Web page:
5 Campaign Planning Tips from 5 Smart Brands
No matter how hard I try, I am notorious for being that traveler who throws her clothes into a suitcase and finds herself running through the airport to catch her flight. Whether it’s planning a trip or preparing photos for this week’s Instagram posts, people can be pretty bad at planning.
What’s often missing is setting the intention to plan in the first place. To help you get started down the path of intentional campaign planning, I want to share with you information I presented during a recent webinar we hosted here at Spredfast on Campaign Planning.
1 | First, more content does not always equal good content
Focus efforts their level of purpose: high-quality, relevant, well thought-out content that aligns your target audience with a message that resonates. To accomplish this, start with a clearly articulated content strategy. Other helpful tools that feed the strategy include a social brand audit, a conversation audit, and a cultural calendar. These tools help drive purpose, ensuring that you are reaching the right audience, with the right message, at the right time.
Booking.com’s #WingItYeah 2015 summer travel campaign is a strong example of a well-researched, targeted content approach. The brand recruited 40,000 new followers and drove over half a million to their summer travel hub through a campaign deep-rooted in social listening research which revealed that travelers love to share summer travel photos with a competitive wink.
2 | Coordination and collaboration are key
Nobody likes to operate in fly-by-the-seat-of-your-pants mode. So plan your content creation efforts in advance with collaborative planning tools. Whether it’s a basic editorial calendar, or a campaign planner tool (like the one Spredfast recently launched), make sure you have the tools in place to coordinate efforts across teams. Other keys to collaboration include a creative brief, an editorial meeting, a shared editorial calendar, and gathering assets and approvals in advance.
HomeAway, a Spredfast customer, is a great example of a brand who plans collaboratively. Homeaway’s social team uses an editorial calendar and Spredfast's Campaign Planner to streamline their process —they plan their content and campaigns at least two weeks in advance, coordinating across multiple teams, agencies, and time zones.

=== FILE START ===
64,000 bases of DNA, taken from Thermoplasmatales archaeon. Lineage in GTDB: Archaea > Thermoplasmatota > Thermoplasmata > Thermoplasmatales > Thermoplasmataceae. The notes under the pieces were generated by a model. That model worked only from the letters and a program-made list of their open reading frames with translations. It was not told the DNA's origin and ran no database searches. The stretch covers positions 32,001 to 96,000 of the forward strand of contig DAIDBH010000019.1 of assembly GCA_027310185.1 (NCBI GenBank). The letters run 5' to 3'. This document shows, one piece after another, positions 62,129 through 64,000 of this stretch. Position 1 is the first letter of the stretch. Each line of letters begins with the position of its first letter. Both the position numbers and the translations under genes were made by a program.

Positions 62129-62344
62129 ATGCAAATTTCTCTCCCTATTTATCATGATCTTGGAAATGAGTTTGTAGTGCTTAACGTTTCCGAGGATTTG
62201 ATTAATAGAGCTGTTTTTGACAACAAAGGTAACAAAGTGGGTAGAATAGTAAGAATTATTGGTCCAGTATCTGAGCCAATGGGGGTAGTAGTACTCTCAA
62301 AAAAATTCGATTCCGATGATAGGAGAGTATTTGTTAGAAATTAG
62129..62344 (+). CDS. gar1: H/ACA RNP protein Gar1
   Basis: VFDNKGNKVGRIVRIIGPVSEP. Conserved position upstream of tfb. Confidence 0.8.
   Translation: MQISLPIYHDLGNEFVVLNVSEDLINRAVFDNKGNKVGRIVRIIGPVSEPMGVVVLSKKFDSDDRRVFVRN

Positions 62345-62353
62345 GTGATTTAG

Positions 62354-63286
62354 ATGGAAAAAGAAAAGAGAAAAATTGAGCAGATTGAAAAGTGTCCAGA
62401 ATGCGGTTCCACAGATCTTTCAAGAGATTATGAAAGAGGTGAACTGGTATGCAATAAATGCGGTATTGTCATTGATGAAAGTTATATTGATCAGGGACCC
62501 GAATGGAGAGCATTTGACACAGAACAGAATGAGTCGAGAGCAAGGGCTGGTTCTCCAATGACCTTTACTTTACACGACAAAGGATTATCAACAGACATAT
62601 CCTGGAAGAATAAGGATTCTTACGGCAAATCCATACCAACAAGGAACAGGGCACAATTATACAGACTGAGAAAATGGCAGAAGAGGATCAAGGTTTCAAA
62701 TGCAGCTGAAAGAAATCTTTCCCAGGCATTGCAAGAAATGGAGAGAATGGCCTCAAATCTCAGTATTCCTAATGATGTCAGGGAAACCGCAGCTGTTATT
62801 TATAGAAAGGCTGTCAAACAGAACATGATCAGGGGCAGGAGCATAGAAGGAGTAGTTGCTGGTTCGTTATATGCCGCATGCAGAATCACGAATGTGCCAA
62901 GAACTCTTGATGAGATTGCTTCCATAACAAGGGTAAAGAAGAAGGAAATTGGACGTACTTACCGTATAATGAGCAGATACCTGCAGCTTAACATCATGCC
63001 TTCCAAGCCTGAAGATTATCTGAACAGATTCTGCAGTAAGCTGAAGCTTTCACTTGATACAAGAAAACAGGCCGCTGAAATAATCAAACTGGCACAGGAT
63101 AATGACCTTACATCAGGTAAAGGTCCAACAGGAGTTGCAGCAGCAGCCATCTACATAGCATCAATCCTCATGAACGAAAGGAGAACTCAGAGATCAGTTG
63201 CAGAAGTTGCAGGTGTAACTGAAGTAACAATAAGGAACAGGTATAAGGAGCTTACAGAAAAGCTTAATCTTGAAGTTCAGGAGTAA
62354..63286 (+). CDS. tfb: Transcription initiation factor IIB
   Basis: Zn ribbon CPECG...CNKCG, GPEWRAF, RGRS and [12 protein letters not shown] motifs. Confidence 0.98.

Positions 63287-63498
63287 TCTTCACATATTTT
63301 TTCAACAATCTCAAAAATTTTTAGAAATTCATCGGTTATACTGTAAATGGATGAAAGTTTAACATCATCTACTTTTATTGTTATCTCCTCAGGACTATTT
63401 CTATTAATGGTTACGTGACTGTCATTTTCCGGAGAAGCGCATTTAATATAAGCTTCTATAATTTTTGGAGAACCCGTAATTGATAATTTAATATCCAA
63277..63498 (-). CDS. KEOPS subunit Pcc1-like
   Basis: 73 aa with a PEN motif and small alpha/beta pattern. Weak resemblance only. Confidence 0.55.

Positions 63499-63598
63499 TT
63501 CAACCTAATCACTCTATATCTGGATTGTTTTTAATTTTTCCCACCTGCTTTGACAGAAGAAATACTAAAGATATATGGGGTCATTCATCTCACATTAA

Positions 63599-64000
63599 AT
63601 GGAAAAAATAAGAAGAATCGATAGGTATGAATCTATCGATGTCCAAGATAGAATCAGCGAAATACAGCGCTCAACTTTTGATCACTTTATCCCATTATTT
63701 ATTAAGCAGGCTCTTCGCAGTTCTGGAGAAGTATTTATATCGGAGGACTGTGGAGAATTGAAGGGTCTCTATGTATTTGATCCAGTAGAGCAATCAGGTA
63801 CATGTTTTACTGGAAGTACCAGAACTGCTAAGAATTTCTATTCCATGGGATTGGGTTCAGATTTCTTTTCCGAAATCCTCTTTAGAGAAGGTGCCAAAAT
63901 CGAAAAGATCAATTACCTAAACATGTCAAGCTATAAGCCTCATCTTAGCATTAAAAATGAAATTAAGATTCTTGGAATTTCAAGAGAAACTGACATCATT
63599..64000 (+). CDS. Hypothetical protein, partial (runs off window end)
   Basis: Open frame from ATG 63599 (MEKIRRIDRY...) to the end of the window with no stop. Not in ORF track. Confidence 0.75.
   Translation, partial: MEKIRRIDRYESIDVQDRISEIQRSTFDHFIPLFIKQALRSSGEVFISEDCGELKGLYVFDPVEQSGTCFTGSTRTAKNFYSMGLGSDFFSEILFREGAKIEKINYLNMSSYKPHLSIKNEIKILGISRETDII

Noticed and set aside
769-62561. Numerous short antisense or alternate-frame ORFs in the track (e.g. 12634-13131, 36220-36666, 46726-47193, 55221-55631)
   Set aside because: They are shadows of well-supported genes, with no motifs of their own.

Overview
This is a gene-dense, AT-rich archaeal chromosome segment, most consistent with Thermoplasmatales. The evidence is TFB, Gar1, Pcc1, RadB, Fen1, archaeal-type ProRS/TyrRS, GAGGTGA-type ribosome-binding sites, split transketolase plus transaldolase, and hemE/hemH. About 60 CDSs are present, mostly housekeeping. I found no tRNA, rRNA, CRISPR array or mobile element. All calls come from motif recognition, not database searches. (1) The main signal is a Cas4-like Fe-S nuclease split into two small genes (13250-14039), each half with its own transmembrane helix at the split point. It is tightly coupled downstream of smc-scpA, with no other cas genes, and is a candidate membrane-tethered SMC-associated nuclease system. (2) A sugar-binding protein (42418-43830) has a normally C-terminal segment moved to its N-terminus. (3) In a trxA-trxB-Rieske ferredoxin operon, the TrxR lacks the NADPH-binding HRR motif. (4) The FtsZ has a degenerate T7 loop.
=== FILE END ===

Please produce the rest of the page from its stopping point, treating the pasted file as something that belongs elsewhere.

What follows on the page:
3 | Distribution matters
“If you build it, they will come,” is not a formula for success. Especially not in a crowded space like social, where brands are competing for the same audience’s ever-shrinking attention. Content and distribution should be coordinated hand-in-hand, and each piece of content should be tailored with the end publication in mind. Develop a plan for distributing content to your desired audience across owned, earned, paid and shared media. Build in promotional levers that will give your brand a leg up on the competition, such as influencer promotion.
Take a note from Dictionary.com, who grew their channels by 16% with their #NewWords campaign’s influencer engagement, reaching over 2.9 million followers and garnering 95.8k total video views.
4 | One size does not fit all — measure for impact
Speaking of results and ROI, when it comes to measurement it’s important to map your social content goals to your overarching business goals and measure for impact. If brand perception shift is your goal, then it’s fruitless to measure sales, and vice versa. If your goal is reach, then focus on real results that show how far your actual reach was, e.g. actual views. The bottom line is, don’t gather data for data’s sake. Because unless the data is impacting your goal, it doesn’t matter.
If your challenge is the trickier problem of perception change, steal a page from Dove’s #SpeakBeautiful playbook, which set out to change the negative conversation that women have about beauty. Dove used social listening tools to develop a baseline for measuring the volume of negative beauty or body image tweets, that women published in 2014 — 5.3 million. After their campaign, which focused on positive beauty and body image, the number dropped to 3.4 million in 2015 – a 36.8% decrease year over year.
5 | Take risks
Now that you’ve made the basics brilliant, be bold and get noticed. Aim to be the first of your competitors to try a new method, medium or channel, or aim to do it best. Optimize for awesome. One way to do this is to plan for “unexpected” real-time and give a boost to your content. Another way is to experiment with new channels and mediums.
Draw inspiration from brands like Honda who are experimenting with virtual reality, ASOS who is actively incorporating Snapchat into their marketing strategy, or Spredfast customers like The Recording Academy who are using tools like Intelligence to hop on real-time trends and serve up relevant content.
We tend to let the primal brain take over—the voice in your head that tells you to bring along everything you could possibly need. A valuable trait if you’re ranging hundreds of miles to find food or hunkering down in a cave for the winter, but not so good for the average marketer trying to plan out the next month's content calendar. So keep these five pillars of content planning in mind to set your team up for success and get the results you want.